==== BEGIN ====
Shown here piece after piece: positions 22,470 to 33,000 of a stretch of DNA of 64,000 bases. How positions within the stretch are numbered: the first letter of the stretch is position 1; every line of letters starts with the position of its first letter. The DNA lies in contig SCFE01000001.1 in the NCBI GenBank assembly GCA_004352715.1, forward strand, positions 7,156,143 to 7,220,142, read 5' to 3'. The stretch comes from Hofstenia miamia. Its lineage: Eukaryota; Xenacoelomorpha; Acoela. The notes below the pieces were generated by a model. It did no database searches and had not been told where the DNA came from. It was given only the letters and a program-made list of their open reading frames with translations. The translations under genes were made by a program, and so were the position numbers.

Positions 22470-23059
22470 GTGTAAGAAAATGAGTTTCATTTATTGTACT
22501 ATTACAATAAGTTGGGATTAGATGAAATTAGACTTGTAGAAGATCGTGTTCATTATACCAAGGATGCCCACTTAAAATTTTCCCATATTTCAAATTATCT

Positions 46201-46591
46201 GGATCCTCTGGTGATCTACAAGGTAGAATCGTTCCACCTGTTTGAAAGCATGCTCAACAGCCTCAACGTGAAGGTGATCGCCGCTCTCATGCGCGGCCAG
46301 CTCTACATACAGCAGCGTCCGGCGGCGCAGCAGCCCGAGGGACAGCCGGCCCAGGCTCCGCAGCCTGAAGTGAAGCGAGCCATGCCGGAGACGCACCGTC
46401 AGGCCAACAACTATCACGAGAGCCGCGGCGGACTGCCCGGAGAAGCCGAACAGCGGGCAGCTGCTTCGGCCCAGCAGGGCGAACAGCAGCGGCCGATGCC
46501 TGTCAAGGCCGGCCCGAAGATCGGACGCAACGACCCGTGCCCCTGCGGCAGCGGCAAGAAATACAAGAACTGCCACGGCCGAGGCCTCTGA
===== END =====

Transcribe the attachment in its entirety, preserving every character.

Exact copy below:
Shown here piece after piece: positions 22,470 to 33,000 of a stretch of DNA of 64,000 bases. How positions within the stretch are numbered: the first letter of the stretch is position 1; every line of letters starts with the position of its first letter. The DNA lies in contig SCFE01000001.1 in the NCBI GenBank assembly GCA_004352715.1, forward strand, positions 7,156,143 to 7,220,142, read 5' to 3'. The stretch comes from Hofstenia miamia. Its lineage: Eukaryota; Xenacoelomorpha; Acoela. The notes below the pieces were generated by a model. It did no database searches and had not been told where the DNA came from. It was given only the letters and a program-made list of their open reading frames with translations. The translations under genes were made by a program, and so were the position numbers.

Positions 22470-23059
22470 GTGTAAGAAAATGAGTTTCATTTATTGTACT
22501 ATTACAATAAGTTGGGATTAGATGAAATTAGACTTGTAGAAGATCGTGTTCATTATACCAAGGATGCCCACTTAAAATTTTCCCATATTTCAAATTATCT

Positions 46201-46591
46201 GGATCCTCTGGTGATCTACAAGGTAGAATCGTTCCACCTGTTTGAAAGCATGCTCAACAGCCTCAACGTGAAGGTGATCGCCGCTCTCATGCGCGGCCAG
46301 CTCTACATACAGCAGCGTCCGGCGGCGCAGCAGCCCGAGGGACAGCCGGCCCAGGCTCCGCAGCCTGAAGTGAAGCGAGCCATGCCGGAGACGCACCGTC
46401 AGGCCAACAACTATCACGAGAGCCGCGGCGGACTGCCCGGAGAAGCCGAACAGCGGGCAGCTGCTTCGGCCCAGCAGGGCGAACAGCAGCGGCCGATGCC
46501 TGTCAAGGCCGGCCCGAAGATCGGACGCAACGACCCGTGCCCCTGCGGCAGCGGCAAGAAATACAAGAACTGCCACGGCCGAGGCCTCTGA